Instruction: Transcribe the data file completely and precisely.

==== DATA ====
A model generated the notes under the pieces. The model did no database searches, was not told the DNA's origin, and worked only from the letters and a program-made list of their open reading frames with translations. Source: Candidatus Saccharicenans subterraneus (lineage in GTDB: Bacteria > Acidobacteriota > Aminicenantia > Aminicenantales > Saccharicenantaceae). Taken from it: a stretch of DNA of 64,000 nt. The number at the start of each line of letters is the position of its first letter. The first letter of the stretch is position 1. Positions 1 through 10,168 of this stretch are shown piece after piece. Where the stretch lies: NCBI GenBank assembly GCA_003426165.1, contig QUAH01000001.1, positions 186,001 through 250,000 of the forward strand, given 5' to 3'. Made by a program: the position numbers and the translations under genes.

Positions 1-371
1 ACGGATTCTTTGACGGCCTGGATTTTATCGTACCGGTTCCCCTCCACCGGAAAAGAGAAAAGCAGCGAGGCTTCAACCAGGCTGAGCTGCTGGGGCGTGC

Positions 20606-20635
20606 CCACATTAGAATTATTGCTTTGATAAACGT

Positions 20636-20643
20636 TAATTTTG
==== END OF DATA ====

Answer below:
A model generated the notes under the pieces. The model did no database searches, was not told the DNA's origin, and worked only from the letters and a program-made list of their open reading frames with translations. Source: Candidatus Saccharicenans subterraneus (lineage in GTDB: Bacteria > Acidobacteriota > Aminicenantia > Aminicenantales > Saccharicenantaceae). Taken from it: a stretch of DNA of 64,000 nt. The number at the start of each line of letters is the position of its first letter. The first letter of the stretch is position 1. Positions 1 through 10,168 of this stretch are shown piece after piece. Where the stretch lies: NCBI GenBank assembly GCA_003426165.1, contig QUAH01000001.1, positions 186,001 through 250,000 of the forward strand, given 5' to 3'. Made by a program: the position numbers and the translations under genes.

Positions 1-371
1 ACGGATTCTTTGACGGCCTGGATTTTATCGTACCGGTTCCCCTCCACCGGAAAAGAGAAAAGCAGCGAGGCTTCAACCAGGCTGAGCTGCTGGGGCGTGC

Positions 20606-20635
20606 CCACATTAGAATTATTGCTTTGATAAACGT

Positions 20636-20643
20636 TAATTTTG